Dexter King is a tall, struggling American actor who has relocated to London, the theater capital of the world, hoping to find work, as well as to experience the romance and excitement of expatriate life. Unsuccessful at landing any serious acting roles, he accepts the part of straight man to comic superstar Ron Anderson. Donning a tutu, a nun’s habit, or some other outfit he thinks funny, he shows up at the theater nightly to receive an evening’s worth of abuse and humiliation — all for the delight of Anderson’s audiences.
Dexter’s personal life is even worse. Unsuccessful at establishing any meaningful relationships other than with sex-crazed bimbos, he is contrasted with his hyperactive, promiscuous female roommate, Carmen, whose visitors are always male and always naked.
When Dexter develops hay fever, Anderson sends him to an allergy clinic where he meets nurse Kate. He falls instantly in love and undergoes several weeks of painful hay-fever injections in order to make numerous, aborted bumbling attempts to ask her out. Seeing her at a restaurant, Dexter dumps his date and finally summons up the courage to ask Kate out.
Since Kate is the kind of girl who believes in sex before going to dinner, she invites Dexter over for a sexual compatibility test. Engaging in wild, passionate, furniture-smashing fornication, Dexter misses his curtain call and gets fired.
Here the story changes from romantic comedy to scathing satire of the theatrical world, when Dexter gets cast for the leading role in a musical version of THE ELEPHANT MAN, called “Elephant”. Ever the fornicator, Dexter commits adultery with a married cast member.
“Elephant” is a huge success, but Kate finds out about Dexter’s infidelity and leaves him for comic Anderson. By the end of the film, however, which comes none too soon, they are reunited.
THE TALL GUY says much about the moral decay of Britain, as well as our own. Whether as comedy or satire, the laughs are far and few between. The British humor, often labeled more sophisticated than American humor, moves slowly.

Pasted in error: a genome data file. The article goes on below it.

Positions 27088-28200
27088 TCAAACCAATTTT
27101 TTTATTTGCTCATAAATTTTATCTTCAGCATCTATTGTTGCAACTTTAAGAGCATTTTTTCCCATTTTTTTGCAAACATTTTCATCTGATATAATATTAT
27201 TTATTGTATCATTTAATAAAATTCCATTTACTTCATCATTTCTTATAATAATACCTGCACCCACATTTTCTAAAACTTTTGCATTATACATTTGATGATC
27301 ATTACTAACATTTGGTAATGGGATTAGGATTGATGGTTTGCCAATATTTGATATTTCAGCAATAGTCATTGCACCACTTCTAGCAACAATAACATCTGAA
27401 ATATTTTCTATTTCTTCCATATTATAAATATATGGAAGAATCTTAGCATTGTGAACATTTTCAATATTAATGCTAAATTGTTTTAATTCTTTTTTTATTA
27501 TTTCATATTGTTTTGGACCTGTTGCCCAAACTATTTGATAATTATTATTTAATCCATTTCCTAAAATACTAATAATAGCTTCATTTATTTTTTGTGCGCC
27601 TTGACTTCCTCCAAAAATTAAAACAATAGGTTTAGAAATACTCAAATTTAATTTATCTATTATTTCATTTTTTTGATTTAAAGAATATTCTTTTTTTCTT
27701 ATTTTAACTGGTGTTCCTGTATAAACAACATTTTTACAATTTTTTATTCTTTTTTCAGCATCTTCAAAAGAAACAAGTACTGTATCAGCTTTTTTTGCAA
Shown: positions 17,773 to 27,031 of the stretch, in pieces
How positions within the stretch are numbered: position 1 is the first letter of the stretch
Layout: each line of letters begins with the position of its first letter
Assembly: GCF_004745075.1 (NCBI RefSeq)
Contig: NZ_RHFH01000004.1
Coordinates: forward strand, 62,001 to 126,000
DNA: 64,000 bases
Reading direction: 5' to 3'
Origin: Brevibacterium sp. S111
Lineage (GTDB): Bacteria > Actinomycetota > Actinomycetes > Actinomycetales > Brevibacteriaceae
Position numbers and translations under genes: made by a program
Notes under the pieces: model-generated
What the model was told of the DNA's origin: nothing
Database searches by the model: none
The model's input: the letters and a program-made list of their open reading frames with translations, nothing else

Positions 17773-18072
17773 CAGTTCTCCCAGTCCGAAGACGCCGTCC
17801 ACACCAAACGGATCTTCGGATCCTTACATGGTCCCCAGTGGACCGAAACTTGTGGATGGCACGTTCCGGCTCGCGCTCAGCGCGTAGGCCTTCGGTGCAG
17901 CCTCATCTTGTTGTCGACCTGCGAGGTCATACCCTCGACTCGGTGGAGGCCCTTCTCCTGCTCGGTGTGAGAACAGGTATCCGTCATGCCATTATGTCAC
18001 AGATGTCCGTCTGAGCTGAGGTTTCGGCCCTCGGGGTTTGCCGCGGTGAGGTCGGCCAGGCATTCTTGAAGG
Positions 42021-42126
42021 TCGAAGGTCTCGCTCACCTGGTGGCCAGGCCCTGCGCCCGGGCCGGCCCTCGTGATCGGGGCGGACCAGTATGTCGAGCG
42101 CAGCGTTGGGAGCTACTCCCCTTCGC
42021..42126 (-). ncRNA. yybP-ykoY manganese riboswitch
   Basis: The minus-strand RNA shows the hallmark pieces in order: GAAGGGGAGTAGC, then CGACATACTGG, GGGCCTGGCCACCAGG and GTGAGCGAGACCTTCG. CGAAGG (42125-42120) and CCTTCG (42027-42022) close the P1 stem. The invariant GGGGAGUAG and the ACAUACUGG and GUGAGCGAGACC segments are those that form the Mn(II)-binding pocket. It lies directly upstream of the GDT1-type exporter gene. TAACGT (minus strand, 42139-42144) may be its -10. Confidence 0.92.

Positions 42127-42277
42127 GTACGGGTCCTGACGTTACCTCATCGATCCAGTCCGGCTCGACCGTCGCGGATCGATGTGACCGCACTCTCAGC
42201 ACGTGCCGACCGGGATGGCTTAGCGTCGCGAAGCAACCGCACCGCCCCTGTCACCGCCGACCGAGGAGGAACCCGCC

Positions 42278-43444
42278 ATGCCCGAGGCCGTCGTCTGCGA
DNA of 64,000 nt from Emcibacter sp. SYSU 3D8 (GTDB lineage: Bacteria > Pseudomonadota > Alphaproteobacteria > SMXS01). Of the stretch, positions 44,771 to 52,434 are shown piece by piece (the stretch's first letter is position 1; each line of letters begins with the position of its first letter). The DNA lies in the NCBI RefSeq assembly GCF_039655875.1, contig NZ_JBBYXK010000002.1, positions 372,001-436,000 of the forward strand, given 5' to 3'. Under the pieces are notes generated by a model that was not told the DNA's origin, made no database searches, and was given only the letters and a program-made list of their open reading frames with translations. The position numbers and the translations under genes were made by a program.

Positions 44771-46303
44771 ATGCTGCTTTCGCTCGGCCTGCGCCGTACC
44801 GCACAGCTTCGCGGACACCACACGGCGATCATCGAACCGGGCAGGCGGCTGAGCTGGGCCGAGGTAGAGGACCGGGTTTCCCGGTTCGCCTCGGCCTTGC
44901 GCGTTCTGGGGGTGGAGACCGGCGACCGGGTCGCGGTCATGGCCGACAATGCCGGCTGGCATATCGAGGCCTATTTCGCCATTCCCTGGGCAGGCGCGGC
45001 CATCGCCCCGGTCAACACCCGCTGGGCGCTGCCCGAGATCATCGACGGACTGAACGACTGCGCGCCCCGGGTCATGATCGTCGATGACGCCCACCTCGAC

The premise that love can be found by sleeping with people before you get to know them, let alone marry them, is situated in a cesspool of degradation — degradation of women, of sexuality, of marriage, of the beauty of true love, and even of Christ. Women are portrayed as totally immoral sexpots, and the foundation for love and commitment is defined solely by sexual experience.
Christ is derided in an early scene in which Dexter and Anderson, dressed in nun’s habits down to their waists and in tutus from their waists down, are shown dancing and singing in front of a life-sized crucifix of Jesus. Their words are particularly ridiculing of nuns.
The film attempts to make a “tall guy” out of a “fall guy”, but, considering the amount of nudity, lewdness, obscenity and profanity that abounds, is this realistic? Of course not. Sin does not beget success, but only more sin for which there is a penalty from God.
The good news, though, is that “if through one man’s fall (that is, Adam’s) so many died, it is even more certain that divine grace, coming through the one man, Jesus Christ, came to so many as an abundant free gift” (Romans 5:15). In other words, this contrast between Adam and Christ shows that Adam introduced sin and death into world; Christ brought righteousness and life. THE TALL GUY, regrettably, is blind to that truth.
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Nudity (frontal/rear female, rear male), adultery, promiscuity and fornication, ridicule of Christianity, several obscenities and profanities, and lewdness